The View of Antisocial Personality Disorder
Antisocial personality, disorder is a specific type of personality disorder or chronic mental condition distinguish by reckless, impulsive, and aggressive or criminal behaviors. People with the disorder are called “sociopaths.” This disorder usually begins at childhood, and it affects more men than women (70% prevalent in males than females). A person with an antisocial personality disorder will have both genetic and traumatic childhood experiences most likely child abuse and neglect.The View of Antisocial Personality Disorder
People with this disorder may seem charming on the appearance but they get aggressive towards people and animals, exploit others, break the laws, be angry and unable to control the anger, abuse drugs or alcohol, lack guilt, have difficulty in sustaining long-term relationships, and show disregard for normal social behaviors.
People whose going through this disorder may have problems like chronic boredom, anxiety disorder, pathological gambling, and psychosomatic symptoms.
Antisocial personality disorder (ASP), especially psychopathy as its extreme form, has provoked fear and excitement over thousands of years. Ruthless violence involved in the disorder has inspired scientists, too. The abundance of research results concerning epidemiology, physiology, neuro-anatomy, heritability, and treatment interventions has made ASP one of the best-documented disorders in psychiatry. Numerous interventions have been tested, but there is no current treatment algorithm. Biological and sociological parameters indicate the importance of early targeted interventions among high-risk children. Otherwise, as adults, they cause the greatest harm.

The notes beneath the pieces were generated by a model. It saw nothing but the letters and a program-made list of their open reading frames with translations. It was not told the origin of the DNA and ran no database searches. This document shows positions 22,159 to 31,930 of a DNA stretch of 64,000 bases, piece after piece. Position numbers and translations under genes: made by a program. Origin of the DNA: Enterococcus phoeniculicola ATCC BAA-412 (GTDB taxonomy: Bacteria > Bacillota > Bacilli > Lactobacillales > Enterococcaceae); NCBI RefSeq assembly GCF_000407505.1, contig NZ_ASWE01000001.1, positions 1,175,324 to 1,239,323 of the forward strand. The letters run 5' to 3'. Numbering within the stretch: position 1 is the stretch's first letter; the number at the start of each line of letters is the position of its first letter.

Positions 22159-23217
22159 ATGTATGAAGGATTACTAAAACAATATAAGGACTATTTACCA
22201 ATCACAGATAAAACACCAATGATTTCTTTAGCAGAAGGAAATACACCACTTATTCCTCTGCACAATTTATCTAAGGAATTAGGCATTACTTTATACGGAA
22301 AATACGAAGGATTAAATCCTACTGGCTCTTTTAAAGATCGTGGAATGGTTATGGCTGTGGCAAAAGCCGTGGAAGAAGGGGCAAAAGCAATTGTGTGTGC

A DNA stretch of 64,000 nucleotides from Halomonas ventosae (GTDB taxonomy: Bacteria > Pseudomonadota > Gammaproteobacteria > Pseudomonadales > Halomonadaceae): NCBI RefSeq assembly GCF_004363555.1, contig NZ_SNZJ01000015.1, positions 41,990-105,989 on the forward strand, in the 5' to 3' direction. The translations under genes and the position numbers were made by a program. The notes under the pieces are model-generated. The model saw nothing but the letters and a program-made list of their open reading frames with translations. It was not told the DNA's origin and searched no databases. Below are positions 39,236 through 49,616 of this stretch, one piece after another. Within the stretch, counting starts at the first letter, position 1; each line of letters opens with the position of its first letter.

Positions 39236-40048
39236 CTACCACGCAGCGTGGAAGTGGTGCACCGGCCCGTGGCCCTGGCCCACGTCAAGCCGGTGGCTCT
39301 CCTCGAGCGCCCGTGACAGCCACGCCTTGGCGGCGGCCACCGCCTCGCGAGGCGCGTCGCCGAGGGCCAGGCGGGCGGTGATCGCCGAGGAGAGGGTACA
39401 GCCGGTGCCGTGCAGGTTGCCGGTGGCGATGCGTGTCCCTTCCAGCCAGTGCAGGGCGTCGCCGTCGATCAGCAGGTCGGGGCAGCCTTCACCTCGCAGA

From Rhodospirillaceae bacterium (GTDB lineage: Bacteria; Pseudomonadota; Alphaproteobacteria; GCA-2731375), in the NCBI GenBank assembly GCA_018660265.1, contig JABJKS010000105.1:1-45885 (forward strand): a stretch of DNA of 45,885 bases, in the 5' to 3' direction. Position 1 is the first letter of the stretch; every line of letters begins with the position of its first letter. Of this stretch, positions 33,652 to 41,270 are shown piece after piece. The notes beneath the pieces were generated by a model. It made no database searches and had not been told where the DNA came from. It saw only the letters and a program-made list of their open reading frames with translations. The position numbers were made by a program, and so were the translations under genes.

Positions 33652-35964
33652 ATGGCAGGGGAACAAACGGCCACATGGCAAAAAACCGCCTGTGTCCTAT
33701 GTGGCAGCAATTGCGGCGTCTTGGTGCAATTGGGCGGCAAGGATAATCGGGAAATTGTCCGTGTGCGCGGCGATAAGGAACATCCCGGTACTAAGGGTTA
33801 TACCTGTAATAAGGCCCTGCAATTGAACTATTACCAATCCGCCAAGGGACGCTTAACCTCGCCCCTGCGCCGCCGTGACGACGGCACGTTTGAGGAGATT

Antisocial personality disorder (ASPD) has enormous negative impacts on the affected individuals, their loved ones, and society. This burden is intensified by the social and functional changes related to age. The lower prevalence of ASPD in older adults compared to younger adults is well-documented. This discrepancy, often attributed solely to antisocial “burnout,” contributes to the lack of attention given to this disorder in older adults and may signify difficulty measuring ASPD in this population. These measurement issues likely stem from problems with the validity of the diagnostic criteria for older adults which may not effectively capture changes that occur with age. This review focuses on the current literature surrounding the validity of ASPD criteria with older adults and relevant concepts, including the connection between criminality and ASPD. Issues with screening tools and the measurement of ASPD caused by problems with the criteria are also discussed. Finally, recommendations for improvement, including use of dimensional models of personality disorders, a potential geriatric sub-classification of criteria, and modification of the existing criteria are presented with clinical implications and suggestions for future research.
(PubMed, 2017)The View of Antisocial Personality Disorder